19.023°N, 98.622°W; summit elev. 5426 m
CENAPRED reported that during 25 September-2 October seismicity at Popocatépetl indicated continuing gas-and-steam emissions; cloud cover often prevented visual observations of the volcano. Incandescence from the crater was sometimes observed at night. On most days gas-and-steam plumes rose at most 1.5 km above the crater and drifted in multiple directions. The Alert Level remained at Yellow, Phase Two.
Geologic summary: Popocatépetl, whose name is the Aztec word for smoking mountain, towers to 5,426 m 70 km SE of Mexico City and is North America’s second-highest volcano. Frequent historical eruptions have been recorded since the beginning of the Spanish colonial era. A small eruption on 21 December 1994 ended five decades of quiescence. Since 1996 small lava domes have incrementally been constructed within the summit crater and destroyed by explosive eruptions. Intermittent small-to-moderate gas-and-ash eruptions have continued, occasionally producing ashfall in neighboring towns and villages.
31.585°N, 130.657°E; summit elev. 1117 m
JMA reported that during 24-28 September explosions from Sakura-jima’s Showa Crater ejected tephra as far as 1.8 km from the crater. Based on information from JMA, the Tokyo VAAC reported that explosions during 26 September-2 October often produced plumes that rose to altitudes of 1.8-3.4 km (6,000-11,000 ft) a.s.l. and drifted W, S, SE, and E. During 26-27 September pilots observed ash plumes that rose to altitudes of 1.2-3.4 km (4,000-11,000 ft) a.s.l. and drifted SE.
Geologic summary: Sakura-jima, one of Japan’s most active volcanoes, is a post-caldera cone of the Airacaldera at the northern half of Kagoshima Bay. Eruption of the voluminous Ito pyroclastic flow was associated with the formation of the 17 x 23-km-wide Aira caldera about 22,000 years ago. The construction of Sakura-jima began about 13,000 years ago and built an island that was finally joined to the Osumi Peninsula during the major explosive and effusive eruption of 1914. Activity at the Kita-dake summit cone ended about 4,850 years ago, after which eruptions took place at Minami-dake. Frequent historical eruptions, recorded since the 8th century, have deposited ash on Kagoshima, one of Kyushu’s largest cities, located across Kagoshima Bay only 8 km from the summit. The largest historical eruption took place during 1471-76.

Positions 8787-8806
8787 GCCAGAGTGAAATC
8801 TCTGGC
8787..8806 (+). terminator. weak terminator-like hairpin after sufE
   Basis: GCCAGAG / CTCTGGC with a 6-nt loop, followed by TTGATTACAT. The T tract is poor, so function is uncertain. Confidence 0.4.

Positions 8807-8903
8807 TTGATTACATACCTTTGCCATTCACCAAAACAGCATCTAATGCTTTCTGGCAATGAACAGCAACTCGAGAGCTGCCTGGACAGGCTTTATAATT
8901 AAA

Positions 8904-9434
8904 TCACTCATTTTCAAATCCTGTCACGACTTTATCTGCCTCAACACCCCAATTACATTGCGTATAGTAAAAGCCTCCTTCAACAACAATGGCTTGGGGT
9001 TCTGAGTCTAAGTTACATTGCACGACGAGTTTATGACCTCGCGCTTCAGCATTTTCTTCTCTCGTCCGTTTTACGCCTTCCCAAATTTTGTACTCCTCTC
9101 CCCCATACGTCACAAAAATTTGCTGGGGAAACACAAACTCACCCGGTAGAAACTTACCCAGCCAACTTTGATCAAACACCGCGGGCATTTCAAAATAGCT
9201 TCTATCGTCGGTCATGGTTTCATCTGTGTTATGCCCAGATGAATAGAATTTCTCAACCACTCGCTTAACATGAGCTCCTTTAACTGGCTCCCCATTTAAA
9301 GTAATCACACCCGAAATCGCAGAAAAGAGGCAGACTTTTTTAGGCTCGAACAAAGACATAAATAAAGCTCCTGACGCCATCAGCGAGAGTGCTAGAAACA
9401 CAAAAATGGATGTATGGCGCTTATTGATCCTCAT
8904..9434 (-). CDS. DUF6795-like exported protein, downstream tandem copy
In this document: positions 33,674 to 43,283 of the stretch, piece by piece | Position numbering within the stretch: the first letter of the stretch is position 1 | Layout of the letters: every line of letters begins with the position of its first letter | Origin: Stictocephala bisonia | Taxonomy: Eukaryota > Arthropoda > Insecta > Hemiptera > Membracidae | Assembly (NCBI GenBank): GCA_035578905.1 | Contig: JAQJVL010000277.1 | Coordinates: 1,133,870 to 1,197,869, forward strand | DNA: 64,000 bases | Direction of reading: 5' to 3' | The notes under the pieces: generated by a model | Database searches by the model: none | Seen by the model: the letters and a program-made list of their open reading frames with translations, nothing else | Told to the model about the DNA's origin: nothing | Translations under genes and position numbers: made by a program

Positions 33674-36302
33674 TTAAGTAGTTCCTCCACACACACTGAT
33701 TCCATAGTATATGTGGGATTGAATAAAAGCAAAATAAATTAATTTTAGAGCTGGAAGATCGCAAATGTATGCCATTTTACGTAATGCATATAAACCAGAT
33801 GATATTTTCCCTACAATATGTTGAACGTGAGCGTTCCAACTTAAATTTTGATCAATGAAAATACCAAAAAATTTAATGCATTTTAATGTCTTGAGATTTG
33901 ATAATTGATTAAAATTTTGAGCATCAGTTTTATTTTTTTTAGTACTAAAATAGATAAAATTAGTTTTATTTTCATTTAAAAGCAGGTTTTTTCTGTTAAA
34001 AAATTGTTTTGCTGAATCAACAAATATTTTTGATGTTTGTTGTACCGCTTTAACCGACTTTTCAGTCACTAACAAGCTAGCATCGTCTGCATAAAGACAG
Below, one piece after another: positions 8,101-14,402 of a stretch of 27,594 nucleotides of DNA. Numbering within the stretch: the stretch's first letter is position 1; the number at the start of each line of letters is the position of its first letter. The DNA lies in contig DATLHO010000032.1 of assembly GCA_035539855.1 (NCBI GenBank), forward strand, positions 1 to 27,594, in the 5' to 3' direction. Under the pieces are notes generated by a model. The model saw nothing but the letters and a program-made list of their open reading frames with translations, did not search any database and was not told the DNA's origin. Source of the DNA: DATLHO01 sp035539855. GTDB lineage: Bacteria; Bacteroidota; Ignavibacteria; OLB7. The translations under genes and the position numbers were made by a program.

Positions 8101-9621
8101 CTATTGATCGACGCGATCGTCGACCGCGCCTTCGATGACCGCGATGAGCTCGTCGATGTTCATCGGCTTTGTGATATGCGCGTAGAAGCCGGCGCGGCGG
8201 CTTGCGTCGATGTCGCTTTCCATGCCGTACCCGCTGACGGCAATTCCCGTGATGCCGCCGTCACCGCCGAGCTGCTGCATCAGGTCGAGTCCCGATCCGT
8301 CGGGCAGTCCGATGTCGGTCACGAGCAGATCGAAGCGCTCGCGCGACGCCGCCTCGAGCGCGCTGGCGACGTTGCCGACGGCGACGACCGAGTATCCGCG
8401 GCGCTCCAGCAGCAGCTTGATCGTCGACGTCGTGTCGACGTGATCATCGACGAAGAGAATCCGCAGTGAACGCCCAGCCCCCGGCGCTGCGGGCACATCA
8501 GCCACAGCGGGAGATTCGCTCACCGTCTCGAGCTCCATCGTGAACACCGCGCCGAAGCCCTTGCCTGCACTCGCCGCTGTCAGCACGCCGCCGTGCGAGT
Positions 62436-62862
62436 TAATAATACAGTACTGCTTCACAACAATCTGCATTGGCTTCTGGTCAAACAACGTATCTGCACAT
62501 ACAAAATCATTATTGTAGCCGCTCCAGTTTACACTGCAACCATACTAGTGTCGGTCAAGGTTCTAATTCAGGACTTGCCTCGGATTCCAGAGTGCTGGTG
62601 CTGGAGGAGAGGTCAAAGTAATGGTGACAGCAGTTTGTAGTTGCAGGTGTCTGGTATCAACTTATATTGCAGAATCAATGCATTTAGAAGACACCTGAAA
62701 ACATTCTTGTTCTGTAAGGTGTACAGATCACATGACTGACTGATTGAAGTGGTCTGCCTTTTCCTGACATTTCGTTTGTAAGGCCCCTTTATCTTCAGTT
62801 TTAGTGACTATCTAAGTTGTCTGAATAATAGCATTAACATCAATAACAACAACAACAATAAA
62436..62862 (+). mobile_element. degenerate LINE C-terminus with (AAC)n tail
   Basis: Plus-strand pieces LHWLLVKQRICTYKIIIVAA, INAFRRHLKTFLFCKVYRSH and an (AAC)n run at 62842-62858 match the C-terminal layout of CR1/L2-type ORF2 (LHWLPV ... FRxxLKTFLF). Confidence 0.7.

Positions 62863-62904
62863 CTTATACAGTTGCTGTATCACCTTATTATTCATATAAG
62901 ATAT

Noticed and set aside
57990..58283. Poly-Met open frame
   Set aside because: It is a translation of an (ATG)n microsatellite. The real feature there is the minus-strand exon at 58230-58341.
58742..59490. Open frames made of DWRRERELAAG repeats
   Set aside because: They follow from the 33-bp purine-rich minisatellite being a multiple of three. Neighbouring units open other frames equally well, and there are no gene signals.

SANTA MARIA, Guatemala
14.756°N, 91.552°W; summit elev. 3772 m
INSIVUMEH reported that during 29 September-1 October explosions from Santa María’s Caliente dome generated ash plumes that rose 600-800 m and drifted W and SW. Active lava flows generated block avalanches that traveled S down the Rio Nima I and Rio Nima II during 29 September-2 October.
Geologic summary: Symmetrical, forest-covered Santa María volcano is one of a chain of large stratovolcanoes that rises dramatically above the Pacific coastal plain of Guatemala. The stratovolcano has a sharp-topped, conical profile that is cut on the SW flank by a large, 1-km-wide crater, which formed during a catastrophic eruption in 1902 and extends from just below the summit to the lower flank. The renowned Plinian eruption of 1902 followed a long repose period and devastated much of SW Guatemala. The large dacitic Santiaguito lava-dome complex has been growing at the base of the 1902 crater since 1922. Compound dome growth at Santiaguito has occurred episodically from four westward-younging vents, accompanied by almost continuous minor explosions and periodic lava extrusion, larger explosions, pyroclastic flows, and lahars.
SHIVELUCH, Central Kamchatka (Russia)
56.653°N, 161.360°E; summit elev. 3283 m
Based on visual observations and analyses of satellite data, KVERT reported that during 21-28 September a viscous lava flow continued to effuse on the NW flank of Shiveluch’s lava dome, accompanied by hot avalanches and fumarolic activity. Satellite imagery showed a thermal anomaly on the lava dome on 21, 23, and 27 September. The Aviation Color Code remained at Orange.
Geologic summary: The high, isolated massif of Shiveluch volcano (also spelled Sheveluch) rises above the lowlands NNE of the Kliuchevskaya volcano group and forms one of Kamchatka’s largest and most active volcanoes. The currently active Molodoy Shiveluch lava-dome complex was constructed during the Holocene within a large breached caldera formed by collapse of the massive late-Pleistocene Strary Shiveluch volcano. At least 60 large eruptions of Shiveluch have occurred during the Holocene, making it the most vigorous andesitic volcano of the Kuril-Kamchatka arc. Frequent collapses of lava-dome complexes, most recently in 1964, have produced large debris avalanches whose deposits cover much of the floor of the breached caldera. Intermittent explosive eruptions began in the 1990s from a new lava dome that began growing in 1980. The largest historical eruptions from Shiveluch occurred in 1854 and 1964.
Source: Global Volcanism Program
Featured image: Merapi stratovolcano, Indonesia. Photo by Yustinus Sulistiyo, 1994 (Volcanological Survey of Indonesia).